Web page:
Architecture students are no stranger to the technical dynamics of building construction. But one aspect of architectural design that has fascinated me for a while is the shortsightedness of those in the building trade. When a client approaches a contractor, architect, or engineer to solicit their work on a new building, does the client think "I want this building to stand the test of time" or does he/she think "I just want a good return on my investment". Perhaps these two desires are more closely related than we think-- that the value of a building is equally tied to its ability to endure and its capacity to interpret culture (or perhaps project culture) through contemporary design and construction
With this in mind, I have been enjoying Michael Henry's building diagnostics and monitoring course, in which we explore building pathology and the ways in which time and elements take their toll on the built environment.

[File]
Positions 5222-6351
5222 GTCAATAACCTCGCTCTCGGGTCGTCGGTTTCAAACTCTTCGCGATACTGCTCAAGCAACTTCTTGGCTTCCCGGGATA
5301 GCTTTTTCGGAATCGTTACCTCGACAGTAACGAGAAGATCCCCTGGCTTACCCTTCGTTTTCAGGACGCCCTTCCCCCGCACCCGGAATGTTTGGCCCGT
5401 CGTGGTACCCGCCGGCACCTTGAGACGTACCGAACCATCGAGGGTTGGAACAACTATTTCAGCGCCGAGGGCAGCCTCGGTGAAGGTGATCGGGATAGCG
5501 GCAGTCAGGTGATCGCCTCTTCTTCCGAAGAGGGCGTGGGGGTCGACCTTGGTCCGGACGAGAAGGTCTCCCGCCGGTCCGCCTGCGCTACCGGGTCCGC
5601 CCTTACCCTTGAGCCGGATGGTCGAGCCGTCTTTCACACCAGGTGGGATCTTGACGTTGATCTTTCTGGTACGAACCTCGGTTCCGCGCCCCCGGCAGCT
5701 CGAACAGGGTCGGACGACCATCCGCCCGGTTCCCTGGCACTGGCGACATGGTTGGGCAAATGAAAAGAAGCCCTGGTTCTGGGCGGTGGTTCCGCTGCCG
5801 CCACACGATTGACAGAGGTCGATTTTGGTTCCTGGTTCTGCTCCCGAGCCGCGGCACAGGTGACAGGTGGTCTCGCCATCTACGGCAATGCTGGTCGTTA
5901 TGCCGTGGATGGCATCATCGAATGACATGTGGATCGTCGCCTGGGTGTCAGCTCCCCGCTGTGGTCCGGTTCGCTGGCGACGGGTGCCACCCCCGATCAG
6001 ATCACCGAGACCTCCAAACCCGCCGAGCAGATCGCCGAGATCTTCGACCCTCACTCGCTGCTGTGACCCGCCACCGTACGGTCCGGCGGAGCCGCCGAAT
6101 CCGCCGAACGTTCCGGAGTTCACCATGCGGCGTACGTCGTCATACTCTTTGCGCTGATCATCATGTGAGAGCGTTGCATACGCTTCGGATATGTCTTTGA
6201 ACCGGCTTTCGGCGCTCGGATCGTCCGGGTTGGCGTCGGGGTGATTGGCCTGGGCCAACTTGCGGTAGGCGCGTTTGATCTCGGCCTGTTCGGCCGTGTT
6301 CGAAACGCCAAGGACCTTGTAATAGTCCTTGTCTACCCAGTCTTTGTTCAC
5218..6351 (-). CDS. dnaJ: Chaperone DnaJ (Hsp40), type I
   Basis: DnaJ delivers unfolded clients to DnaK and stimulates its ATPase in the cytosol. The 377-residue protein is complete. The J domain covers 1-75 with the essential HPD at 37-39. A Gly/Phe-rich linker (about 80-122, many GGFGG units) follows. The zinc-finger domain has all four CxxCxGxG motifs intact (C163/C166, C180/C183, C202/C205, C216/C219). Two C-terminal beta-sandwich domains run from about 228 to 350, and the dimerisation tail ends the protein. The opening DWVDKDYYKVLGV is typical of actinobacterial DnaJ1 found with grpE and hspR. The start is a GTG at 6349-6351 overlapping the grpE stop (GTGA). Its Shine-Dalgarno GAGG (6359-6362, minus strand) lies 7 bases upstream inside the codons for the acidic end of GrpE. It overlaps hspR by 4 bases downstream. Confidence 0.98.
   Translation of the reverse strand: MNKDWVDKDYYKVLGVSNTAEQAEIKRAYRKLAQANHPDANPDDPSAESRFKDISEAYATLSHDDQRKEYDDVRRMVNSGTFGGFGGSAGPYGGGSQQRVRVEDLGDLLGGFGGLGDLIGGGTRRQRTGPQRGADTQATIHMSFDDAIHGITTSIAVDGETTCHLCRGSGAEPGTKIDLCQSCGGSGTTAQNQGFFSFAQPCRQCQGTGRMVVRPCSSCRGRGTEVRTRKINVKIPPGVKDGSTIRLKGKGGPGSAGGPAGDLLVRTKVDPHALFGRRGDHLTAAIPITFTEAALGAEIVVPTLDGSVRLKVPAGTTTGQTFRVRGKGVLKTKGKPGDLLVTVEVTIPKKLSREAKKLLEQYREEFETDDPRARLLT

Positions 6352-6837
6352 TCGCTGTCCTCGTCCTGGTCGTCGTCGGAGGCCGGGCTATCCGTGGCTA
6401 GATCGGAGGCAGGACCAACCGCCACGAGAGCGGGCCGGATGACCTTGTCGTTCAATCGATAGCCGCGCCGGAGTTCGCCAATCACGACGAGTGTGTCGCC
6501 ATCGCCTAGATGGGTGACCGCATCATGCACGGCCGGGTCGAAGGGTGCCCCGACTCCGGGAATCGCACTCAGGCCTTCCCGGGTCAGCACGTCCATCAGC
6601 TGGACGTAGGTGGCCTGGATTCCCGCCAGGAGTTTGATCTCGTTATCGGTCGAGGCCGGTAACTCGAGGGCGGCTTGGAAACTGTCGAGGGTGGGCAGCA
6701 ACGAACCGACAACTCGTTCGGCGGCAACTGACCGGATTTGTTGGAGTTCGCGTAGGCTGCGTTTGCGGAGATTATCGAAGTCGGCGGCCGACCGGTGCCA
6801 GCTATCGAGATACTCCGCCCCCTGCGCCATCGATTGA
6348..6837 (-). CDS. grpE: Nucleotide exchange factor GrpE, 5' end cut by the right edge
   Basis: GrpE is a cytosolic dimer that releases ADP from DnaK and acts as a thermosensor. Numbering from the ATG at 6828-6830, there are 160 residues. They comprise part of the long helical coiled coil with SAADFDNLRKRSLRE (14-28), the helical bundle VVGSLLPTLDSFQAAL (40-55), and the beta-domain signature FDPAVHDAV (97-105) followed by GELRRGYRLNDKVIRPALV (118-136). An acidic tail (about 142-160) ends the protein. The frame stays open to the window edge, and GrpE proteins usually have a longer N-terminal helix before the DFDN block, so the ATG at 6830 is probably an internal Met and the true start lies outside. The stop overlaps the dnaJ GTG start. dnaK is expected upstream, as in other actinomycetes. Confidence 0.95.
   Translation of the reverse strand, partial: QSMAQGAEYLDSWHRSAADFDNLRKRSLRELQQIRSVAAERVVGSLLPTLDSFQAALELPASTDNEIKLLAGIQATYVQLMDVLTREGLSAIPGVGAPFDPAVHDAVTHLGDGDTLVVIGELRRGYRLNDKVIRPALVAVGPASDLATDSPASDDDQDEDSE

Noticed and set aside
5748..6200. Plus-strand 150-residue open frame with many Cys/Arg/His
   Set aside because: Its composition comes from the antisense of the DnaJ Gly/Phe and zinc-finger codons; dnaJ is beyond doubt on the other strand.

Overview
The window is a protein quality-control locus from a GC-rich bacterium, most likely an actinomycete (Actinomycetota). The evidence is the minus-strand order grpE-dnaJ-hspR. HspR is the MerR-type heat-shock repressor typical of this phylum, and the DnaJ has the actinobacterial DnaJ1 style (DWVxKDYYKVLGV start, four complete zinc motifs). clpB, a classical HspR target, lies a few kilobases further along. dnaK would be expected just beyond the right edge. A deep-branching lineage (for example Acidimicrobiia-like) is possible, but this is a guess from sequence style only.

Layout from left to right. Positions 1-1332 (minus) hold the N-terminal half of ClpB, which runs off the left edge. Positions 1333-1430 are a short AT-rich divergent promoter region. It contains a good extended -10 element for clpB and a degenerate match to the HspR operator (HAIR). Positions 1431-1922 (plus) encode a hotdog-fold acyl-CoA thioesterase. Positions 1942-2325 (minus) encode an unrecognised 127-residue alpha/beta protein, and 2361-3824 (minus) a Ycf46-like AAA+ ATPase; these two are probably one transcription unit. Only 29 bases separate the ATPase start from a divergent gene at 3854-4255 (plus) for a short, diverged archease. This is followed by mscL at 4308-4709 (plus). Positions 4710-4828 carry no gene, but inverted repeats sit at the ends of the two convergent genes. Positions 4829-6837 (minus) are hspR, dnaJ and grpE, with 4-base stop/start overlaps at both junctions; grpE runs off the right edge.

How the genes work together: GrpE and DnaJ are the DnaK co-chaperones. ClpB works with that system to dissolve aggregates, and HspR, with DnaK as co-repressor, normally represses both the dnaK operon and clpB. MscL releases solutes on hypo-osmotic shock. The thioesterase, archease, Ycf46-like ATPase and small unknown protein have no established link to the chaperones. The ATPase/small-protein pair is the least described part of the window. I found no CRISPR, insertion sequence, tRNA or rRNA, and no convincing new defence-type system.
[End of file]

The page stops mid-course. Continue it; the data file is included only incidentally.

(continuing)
I'd like to also suggest that while contemporary building design seems to fall closer to the side of Return on Investment and Speed of Construction, most architecture students receive little to no training about how their building design will perform over of time. Design studios seem to focus almost exclusively on concept and quality of design (with, every so often, a nod to context). But while architecture students most likely imagine that the buildings they are proposing will last forever, there is scant consideration of the corrosive/erosive/decaying dynamics of architecture that inevitably undo the best laid design plans. This small diagram lays out the gap between architecture studio theory (ideal), the theoretically normative place that I believe architecture should seek to design for, and the actual (positive) place that most buildings are built today.